The Golgi Apparatus: Shipping and Receiving Center

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The Golgi Apparatus: Shipping and Receiving Center (Campbell Biology)

Many transport vesicles travel to the Golgi apparatus. We can think of the Golgi as a warehouse for receiving, sorting, shipping, and even some manufacturing. Here, products of the endoplasmic reticulum (ER), such as proteins, are modified and stored and then sent to other destinations. Not surprisingly, the Golgi apparatus is especially extensive in cells specialized for secretion.

The Golgi apparatus consists of a group of associated, flattened membranous sacs—cisternae—looking like a stack of pita bread. A cell may have many, even hundreds, of these stacks. The membrane of each cisterna in a stack separates its internal space from the cytosol. Vesicles concentrated in the vicinity of the Golgi apparatus are engaged in the transfer of material between parts of the Golgi and other structures.

A Golgi stack has a distinct structural directionality, with the membranes of cisternae on opposite sides of the stack differing in thickness and molecular composition. The two sides of a Golgi stack are referred to as the cis face and the trans face; these act, respectively, as the receiving and shipping departments of the Golgi apparatus. The term cis means “on the same side,” and the cis face is usually located near the ER. Transport vesicles move material from the ER to the Golgi apparatus. A vesicle that buds from the ER can add its membrane and the contents of its lumen to the cis face by fusing with a Golgi membrane on that side. The trans face gives rise to vesicles that pinch off and travel to other sites.

Products of the endoplasmic reticulum are usually modified during their transit from the cis region to the trans region of the Golgi apparatus. For example, glycoproteins formed in the ER have their carbohydrates modified, first in the ER itself, and then as they pass through the Golgi. The Golgi removes some sugar monomers and substitutes others, producing a large variety of carbohydrates. Membrane phospholipids may also be altered in the Golgi.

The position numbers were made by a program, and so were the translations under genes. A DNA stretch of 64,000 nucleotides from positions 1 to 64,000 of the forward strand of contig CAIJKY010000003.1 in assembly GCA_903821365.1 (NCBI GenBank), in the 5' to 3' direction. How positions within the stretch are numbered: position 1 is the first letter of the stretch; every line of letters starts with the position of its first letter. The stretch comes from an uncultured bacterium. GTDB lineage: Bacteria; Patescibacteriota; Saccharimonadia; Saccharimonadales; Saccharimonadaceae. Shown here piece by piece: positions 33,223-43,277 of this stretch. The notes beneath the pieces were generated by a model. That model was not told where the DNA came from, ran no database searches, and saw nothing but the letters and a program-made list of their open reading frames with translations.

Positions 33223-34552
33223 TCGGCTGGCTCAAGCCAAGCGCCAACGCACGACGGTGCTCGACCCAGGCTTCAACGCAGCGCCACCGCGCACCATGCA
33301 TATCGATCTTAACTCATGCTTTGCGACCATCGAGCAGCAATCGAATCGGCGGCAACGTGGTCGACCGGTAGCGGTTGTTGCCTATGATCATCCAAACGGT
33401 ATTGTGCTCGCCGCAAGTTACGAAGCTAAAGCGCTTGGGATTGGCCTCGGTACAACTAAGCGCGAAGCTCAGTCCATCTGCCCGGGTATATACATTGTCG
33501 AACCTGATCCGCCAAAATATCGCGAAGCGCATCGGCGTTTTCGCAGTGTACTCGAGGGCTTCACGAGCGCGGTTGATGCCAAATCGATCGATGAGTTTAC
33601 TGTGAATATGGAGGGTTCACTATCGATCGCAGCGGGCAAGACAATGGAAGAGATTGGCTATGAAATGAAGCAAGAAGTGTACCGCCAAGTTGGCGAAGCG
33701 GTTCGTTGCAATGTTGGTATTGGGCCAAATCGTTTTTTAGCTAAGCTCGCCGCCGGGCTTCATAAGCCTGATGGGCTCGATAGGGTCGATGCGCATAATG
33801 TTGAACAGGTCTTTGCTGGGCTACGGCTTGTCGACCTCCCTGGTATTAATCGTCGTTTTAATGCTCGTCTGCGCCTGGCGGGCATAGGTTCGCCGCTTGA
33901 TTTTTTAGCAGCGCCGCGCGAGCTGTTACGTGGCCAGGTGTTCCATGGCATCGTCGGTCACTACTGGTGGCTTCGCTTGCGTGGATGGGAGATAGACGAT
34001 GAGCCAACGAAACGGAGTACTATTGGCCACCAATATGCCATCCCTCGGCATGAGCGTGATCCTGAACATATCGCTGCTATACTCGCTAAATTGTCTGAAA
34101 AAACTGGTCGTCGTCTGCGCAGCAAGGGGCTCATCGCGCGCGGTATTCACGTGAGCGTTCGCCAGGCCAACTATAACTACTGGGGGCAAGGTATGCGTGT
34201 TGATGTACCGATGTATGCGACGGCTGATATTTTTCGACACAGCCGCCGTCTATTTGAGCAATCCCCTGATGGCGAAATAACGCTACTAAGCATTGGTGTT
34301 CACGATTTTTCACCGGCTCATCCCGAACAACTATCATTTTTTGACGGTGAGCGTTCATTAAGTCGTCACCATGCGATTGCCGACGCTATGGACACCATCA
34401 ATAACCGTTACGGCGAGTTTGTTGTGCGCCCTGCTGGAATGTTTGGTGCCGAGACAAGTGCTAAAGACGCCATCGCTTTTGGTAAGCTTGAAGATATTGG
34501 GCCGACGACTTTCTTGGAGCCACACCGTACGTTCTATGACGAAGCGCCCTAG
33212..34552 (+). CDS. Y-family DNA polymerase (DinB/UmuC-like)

In addition to its finishing work, the Golgi apparatus also manufactures some macromolecules. Many polysaccharides secreted by cells are Golgi products. For example, pectins and certain other noncellulose polysaccharides are made in the Golgi of plant cells and then incorporated along with cellulose into their cell walls. Like secretory proteins, nonprotein Golgi products that will be secreted depart from the trans face of the Golgi inside transport vesicles that eventually fuse with the plasma membrane.

The Golgi manufactures and refines its products in stages, with different cisternae containing unique teams of enzymes. Until recently, biologists viewed the Golgi as a static structure, with products in various stages of processing transferred from one cisterna to the next by vesicles. While this may occur, research from several labs has given rise to a new model of the Golgi as a more dynamic structure. According to the cisternal maturation model, the cisternae of the Golgi actually progress forward from the cis to the trans face, carrying and modifying their cargo as they move. The reality probably lies somewhere between the two models; recent research suggests the central regions of the cisternae may remain in place, while the outer ends are more dynamic.

Before a Golgi stack dispatches its products by budding vesicles from the trans face, it sorts these products and targets them for various parts of the cell. Molecular identification tags, such as phosphate groups added to the Golgi products, aid in sorting by acting like zip codes on mailing labels. Finally, transport vesicles budded from the Golgi may have external molecules on their membranes that recognize “docking sites” on the surface of specific organelles or on the plasma membrane, thus targeting the vesicles appropriately.

Source:

Urry, Lisa A.. Campbell Biology. Pearson Education. Kindle Edition. https://www.pearson.com/us/higher-education/series/Campbell-Biology-Series/2244849.html

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